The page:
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Sweeney Todd: The Demon Barber on Barrington Street



When I found out I was going to see Sweeney Todd at the Neptune Theatre I was ecstatic to say the least. I love going to the theatre, but somehow these plays slip by me, and I forget to make the effort to go. Alas tickets found their way to me, and I set out in my deepest shade of red lipstick, my black leather jacket and an apropos black laced outfit to fit the macabre scene at the Neptune Theatre.

The set for Sweeney Todd was impeccable, and perfectly furnished and designed for this very dark play. I (and the audience) absolutely loved how the barber chair was cleverly set up so the actors could be dumped out of the evil villain’s chair like a limp lifeless body (I do hope they rigged up some sort of slide). The crowd was both in stitches and in awe at this accomplishment.

The singing was truly great, and it was clear that casting really worked hard to find actors with an impeccable talent for singing opera. I thought that this shriekingly high pitched singing was perfect for sending chills down the audiences’ spine which lends itself very well to this sinister play.

My only critique regarding the sound was that at times it was so loud it was difficult to decipher what was being sung; especially when the voices overlapped. Now I’m not a musician myself, but I understand what they were going for and I think in the future it might be wise to take it down a notch or two in the sound booth (but that’s just me).

I frequent the Neptune Theatre when ever I get a chance, and I’ve said it before, and I’ll say it again I love the introduction of technology into the theatre. During a flashback near the beginning of the play a projection is displayed helping to fill in the gaps of what happened to Sweeney Todd before he was banished from London. I thought the black and white shadowy silhouettes were the perfect mix between old and new forms of entertainment; striking the perfect balance of traditional meets contemporary.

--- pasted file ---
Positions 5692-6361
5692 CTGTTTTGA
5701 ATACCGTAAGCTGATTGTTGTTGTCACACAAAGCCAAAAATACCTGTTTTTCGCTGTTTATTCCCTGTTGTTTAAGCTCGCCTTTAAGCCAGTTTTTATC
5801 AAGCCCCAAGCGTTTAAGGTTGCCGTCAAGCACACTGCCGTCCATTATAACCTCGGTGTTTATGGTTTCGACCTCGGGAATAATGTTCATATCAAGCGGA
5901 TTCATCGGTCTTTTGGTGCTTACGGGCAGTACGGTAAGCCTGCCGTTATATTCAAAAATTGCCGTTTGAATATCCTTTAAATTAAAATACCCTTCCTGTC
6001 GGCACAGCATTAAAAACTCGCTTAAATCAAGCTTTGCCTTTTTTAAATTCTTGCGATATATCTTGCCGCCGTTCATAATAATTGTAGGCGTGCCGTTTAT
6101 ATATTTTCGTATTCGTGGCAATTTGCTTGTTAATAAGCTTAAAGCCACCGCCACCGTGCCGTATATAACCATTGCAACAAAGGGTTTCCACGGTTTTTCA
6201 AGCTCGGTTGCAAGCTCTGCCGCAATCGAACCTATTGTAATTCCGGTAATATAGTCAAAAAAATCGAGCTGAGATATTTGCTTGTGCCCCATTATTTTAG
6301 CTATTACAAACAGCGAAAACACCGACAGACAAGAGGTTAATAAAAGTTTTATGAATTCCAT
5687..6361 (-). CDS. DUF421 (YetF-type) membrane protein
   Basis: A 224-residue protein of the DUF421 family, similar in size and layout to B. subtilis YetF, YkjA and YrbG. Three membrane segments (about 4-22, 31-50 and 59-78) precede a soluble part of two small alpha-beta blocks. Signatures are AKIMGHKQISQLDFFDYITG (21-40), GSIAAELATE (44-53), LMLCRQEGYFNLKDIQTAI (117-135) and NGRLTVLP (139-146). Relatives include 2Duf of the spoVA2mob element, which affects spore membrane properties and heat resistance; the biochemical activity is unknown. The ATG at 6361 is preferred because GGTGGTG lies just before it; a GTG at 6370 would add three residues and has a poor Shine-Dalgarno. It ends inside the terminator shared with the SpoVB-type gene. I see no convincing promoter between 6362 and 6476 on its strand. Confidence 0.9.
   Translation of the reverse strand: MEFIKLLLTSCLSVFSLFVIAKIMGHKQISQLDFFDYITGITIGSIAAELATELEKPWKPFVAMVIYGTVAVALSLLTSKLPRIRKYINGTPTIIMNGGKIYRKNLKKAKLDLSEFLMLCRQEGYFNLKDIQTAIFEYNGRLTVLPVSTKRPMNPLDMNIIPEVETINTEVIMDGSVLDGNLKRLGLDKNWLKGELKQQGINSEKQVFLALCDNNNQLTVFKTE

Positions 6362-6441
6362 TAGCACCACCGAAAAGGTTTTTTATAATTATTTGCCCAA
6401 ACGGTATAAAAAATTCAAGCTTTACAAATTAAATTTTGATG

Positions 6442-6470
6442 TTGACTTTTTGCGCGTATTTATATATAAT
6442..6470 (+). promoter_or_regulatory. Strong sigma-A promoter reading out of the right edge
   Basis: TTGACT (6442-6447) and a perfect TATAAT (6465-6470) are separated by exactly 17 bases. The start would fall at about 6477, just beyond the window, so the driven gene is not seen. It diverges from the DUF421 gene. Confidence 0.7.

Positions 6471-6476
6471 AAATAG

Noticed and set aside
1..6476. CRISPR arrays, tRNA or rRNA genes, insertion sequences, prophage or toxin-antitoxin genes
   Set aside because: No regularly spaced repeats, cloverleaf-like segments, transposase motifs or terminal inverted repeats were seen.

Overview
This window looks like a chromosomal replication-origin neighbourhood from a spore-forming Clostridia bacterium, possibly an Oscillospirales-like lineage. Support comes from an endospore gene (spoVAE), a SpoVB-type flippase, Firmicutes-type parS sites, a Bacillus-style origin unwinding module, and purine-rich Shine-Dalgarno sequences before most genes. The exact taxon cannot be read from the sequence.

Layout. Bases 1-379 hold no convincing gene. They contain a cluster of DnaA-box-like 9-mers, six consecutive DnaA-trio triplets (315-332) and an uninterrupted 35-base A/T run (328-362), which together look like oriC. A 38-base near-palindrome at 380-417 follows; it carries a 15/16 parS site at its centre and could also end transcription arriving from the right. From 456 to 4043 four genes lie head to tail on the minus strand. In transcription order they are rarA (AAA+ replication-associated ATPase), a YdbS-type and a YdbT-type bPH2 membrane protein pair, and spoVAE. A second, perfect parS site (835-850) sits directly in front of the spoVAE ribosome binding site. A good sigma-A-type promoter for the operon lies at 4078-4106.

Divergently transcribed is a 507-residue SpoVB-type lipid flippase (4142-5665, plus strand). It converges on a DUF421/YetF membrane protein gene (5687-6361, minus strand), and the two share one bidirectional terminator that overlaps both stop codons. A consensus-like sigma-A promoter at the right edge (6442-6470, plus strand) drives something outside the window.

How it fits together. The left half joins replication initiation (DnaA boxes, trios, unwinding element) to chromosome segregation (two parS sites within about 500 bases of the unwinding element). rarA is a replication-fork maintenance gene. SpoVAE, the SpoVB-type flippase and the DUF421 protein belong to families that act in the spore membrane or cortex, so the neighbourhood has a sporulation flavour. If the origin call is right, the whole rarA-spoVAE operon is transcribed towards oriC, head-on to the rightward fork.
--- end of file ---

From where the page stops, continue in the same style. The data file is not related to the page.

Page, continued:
Lighting was also cleverly used instead of fake blood to portray the death of Sweeney Todd’s
victims. Rather than having fake blood spewed all over the stage when Sweeney slit their throats
a red spot light fixated on the victim, and a dramatic sound accompanied their death leaving the
audience with absolute assurance that they were in fact dead.



My favorite and what probably makes this show entirely worth while is the character Mrs. Lovett who is the character who owns the meat pie shop below Sweeney’s barber shop. Played by Shelley Simester who’s comedic timing and singing are both astonishing and paramount to the success of this play. I won’t give away anymore spoilers, but if there were an Oscar for Neptune performances I would nominate her for this role. Mrs. Lovett will carry you throughout this play and make sure you are well fed (with jokes) along the way! You will fall in love with her character again and again despite her sinister and grotesque plots and actions.

If you haven’t seen this play please do! Best to have dinner before you go ๐Ÿ˜‰
Sincerely 
Short Presents 

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